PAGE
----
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Police: U.S. teens were hit men for Mexican cartel

  • Story Highlights
  • U.S. teens are accused of acting as Mexican cartel hit men in Laredo, Texas
  • One allegedly told police: "I loved ... killing that first person"
  • Police detective: "One thing you wonder all the time is what made them be this way?"
  • Prosecutors say both teens were given military-style training in Mexico
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By Ed Lavandera
CNN
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LAREDO, Texas (CNN) -- Rosalio Reta sits at a table inside a Laredo Police Department interrogation room. A detective, sitting across the table, asks him how it all started.

Cops say they're amazed how Cardona and Rosalio Reta evolved into alleged cartel assassins.

Gabriel Cardona, who shows his tattooed eyelids, worked as a hit man for a Mexican cartel.

Reta, in Spanish street slang, describes his initiation as an assassin, at the age of 13, for the Mexican Gulf Cartel, one of the country's two major drug gangs.

"I thought I was Superman. I loved doing it, killing that first person," Reta says on the videotape obtained by CNN. "They tried to take the gun away, but it was like taking candy from kid."

Rosalio Reta and his friend, Gabriel Cardona, were members of a three-person cell of American teenagers working as cartel hit men in the United States, according to prosecutors. The third was arrested by Mexican authorities and stabbed to death in prison there three days later.

In interviews with CNN, Laredo police detectives and prosecutors told how Cardona and Reta were recruited by the cartel to be assassins after they began hitting the cantinas and clubs just across the border. Video Watch how the teens turned into drug cartel hitmen »

CNN has also obtained detailed court records as well as several hours of police interrogation videos. The detective sitting across the table from Reta and Cardona in those sessions is Robert Garcia. He's a veteran of the Laredo Police Department and one of the few officers who has questioned the young men.

"One thing you wonder all the time: What made them this way?" Garcia told CNN. "They were just kids themselves, waiting around playing PlayStation or Xbox, waiting around for the order to be given."

Over a nearly one-year period starting in June 2005, the border town of Laredo, Texas, saw a string of seven murders. At first glance, the violence looked like isolated, gangland-style killings. But investigators started suspecting something more sinister.

Then Noe Flores was gunned down in a clear case of mistaken identity. Investigators found a fingerprint on a cigarette box inside the suspected shooter's get-away car. That clue unraveled the chilling reality and led police to arrest Gabriel Cardona and Rosalio Reta.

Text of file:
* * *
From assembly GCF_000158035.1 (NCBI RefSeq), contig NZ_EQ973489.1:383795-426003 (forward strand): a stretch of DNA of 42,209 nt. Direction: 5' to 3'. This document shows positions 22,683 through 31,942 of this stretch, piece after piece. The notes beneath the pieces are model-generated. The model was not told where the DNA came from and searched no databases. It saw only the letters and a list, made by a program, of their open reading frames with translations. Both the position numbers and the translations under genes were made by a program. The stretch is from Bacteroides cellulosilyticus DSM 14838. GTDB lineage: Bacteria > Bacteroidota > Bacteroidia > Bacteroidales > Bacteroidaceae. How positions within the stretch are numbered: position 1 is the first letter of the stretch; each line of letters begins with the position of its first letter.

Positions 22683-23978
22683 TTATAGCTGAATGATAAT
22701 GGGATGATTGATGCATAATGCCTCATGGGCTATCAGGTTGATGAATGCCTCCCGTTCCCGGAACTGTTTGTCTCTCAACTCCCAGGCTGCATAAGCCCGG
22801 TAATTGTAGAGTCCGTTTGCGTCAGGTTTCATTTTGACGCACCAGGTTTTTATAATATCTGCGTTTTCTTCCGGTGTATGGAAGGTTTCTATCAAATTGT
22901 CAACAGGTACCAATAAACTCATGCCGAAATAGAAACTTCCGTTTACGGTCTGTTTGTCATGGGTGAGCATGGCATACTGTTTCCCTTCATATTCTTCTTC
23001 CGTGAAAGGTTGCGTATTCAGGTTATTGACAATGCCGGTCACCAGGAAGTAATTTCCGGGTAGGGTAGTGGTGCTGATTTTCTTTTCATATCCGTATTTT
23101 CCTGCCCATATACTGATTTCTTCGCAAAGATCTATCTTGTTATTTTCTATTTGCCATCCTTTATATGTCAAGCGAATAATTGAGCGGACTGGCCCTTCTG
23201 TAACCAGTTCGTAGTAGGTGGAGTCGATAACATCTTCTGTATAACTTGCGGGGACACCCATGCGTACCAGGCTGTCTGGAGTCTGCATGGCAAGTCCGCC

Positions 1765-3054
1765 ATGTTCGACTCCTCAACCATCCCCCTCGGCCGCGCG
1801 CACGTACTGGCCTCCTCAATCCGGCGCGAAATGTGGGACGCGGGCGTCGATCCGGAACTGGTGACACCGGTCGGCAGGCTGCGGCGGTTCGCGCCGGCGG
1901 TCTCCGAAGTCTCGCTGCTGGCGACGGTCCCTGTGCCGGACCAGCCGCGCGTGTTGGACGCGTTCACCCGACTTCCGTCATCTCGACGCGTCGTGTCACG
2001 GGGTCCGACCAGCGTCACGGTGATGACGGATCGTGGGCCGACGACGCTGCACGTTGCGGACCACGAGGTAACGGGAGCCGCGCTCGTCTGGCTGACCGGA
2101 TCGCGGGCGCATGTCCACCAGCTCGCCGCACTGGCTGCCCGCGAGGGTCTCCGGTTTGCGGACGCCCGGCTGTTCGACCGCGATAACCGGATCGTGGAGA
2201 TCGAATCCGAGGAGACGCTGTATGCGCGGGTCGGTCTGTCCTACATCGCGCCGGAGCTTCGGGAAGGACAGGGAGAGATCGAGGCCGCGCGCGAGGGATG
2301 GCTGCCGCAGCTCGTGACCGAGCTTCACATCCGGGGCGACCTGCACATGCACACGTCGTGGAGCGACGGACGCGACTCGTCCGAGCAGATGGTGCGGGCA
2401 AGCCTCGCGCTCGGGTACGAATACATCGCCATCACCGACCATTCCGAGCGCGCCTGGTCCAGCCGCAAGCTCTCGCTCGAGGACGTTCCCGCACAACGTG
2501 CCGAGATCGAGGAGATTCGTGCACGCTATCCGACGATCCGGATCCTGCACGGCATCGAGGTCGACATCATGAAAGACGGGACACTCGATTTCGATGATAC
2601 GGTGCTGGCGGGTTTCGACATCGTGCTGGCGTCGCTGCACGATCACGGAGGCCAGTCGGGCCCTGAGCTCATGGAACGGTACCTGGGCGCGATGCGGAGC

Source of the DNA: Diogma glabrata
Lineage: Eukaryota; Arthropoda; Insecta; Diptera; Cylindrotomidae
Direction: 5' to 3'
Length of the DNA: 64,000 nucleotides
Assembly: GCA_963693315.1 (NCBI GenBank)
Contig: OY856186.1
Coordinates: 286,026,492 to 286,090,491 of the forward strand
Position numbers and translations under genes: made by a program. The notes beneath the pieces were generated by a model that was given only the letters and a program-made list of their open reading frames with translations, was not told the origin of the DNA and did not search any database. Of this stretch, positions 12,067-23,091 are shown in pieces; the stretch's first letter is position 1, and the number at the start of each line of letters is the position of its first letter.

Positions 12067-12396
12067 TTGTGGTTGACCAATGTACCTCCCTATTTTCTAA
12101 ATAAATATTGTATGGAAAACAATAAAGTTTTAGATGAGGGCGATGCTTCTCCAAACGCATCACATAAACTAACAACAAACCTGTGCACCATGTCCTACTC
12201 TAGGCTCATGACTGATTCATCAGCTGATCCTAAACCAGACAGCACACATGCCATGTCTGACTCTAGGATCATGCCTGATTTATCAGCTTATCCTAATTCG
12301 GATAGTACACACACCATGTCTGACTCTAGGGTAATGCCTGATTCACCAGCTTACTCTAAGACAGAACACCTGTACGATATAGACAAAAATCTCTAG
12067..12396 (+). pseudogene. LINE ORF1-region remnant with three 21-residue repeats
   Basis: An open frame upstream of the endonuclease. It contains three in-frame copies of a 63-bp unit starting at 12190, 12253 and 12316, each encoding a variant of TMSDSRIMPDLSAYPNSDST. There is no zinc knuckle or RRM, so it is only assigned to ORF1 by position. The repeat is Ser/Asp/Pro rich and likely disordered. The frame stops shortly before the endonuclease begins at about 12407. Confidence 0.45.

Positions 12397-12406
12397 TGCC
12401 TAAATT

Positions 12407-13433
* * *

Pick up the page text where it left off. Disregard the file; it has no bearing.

Prosecutors say they quickly discovered these two teenagers were homegrown assassins, hired to carry out the dirty work of the notorious Gulf Cartel.

"There are sleeper cells in the U.S.," said Detective Garcia. "They're here, they're here in the United States."

The cases against Cardona and Reta -- both are in prison serving long prison sentences for murder -- shed new light into the workings of the drug cartels.

Prosecutor and investigators say Reta and Cardona were recruited into a group called "Los Zetas," a group made up of former members of the Mexican special military forces. They're considered ruthless in how they carry out attacks. "Los Zetas" liked what they saw in Cardona and Reta.

Both teenagers received six-month military-style training on a Mexican ranch. Investigators say Cardona and Reta were paid $500 a week each as a retainer, to sit and wait for the call to kill. Then they were paid up to $50,000 and 2 kilos of cocaine for carrying out a hit.

The teenagers lived in several safe houses around Laredo and drove around town in a $70,000 Mercedes-Benz.

As the teens became more immersed in the cartel lifestyle, their appearance changed. Cardona had eyeballs tattooed on his eyelids. Reta's face became covered in tattoo markings. (Prosecutors say during his trial Reta used make-up to cover the facial markings.) And both sported tattoos of "Santa Muerte," the Grim Reaper-like pseudo-saint worshipped by drug traffickers.

"These organizations, these cartels, they function like a Fortune 500 company," Webb County, Texas, prosecutor Uriel Druker said. "We have to remember that the United States is the market they are trying to get to."

In Cardona's interrogation tape, there are clues that "Los Zetas" are reaching deeper and deeper into the United States. Cardona is asked, "Where else are the Zetas?" And Cardona responds, "I've heard in Dallas and Houston."

And that's why the cartel recruited these young Americans. Cardona and Reta could move freely and easily back and forth across the border with Mexico.

Just hours before they were arrested, federal authorities taped a phone conversation between them in which Cardona brags about killing 14-year-old Inez Villareal and his cousin, a Cardona rival.

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Cardona laughs as he describes torturing the two boys and dumping their bodies in large metal drums filled with diesel fuel. He says he made "guiso," or stew, with their bodies.

As the call ends, Cardona says, "There are three left to kill, there are three left."

All About LaredoGulf CartelGang ViolenceMexicoIllegal Drugs

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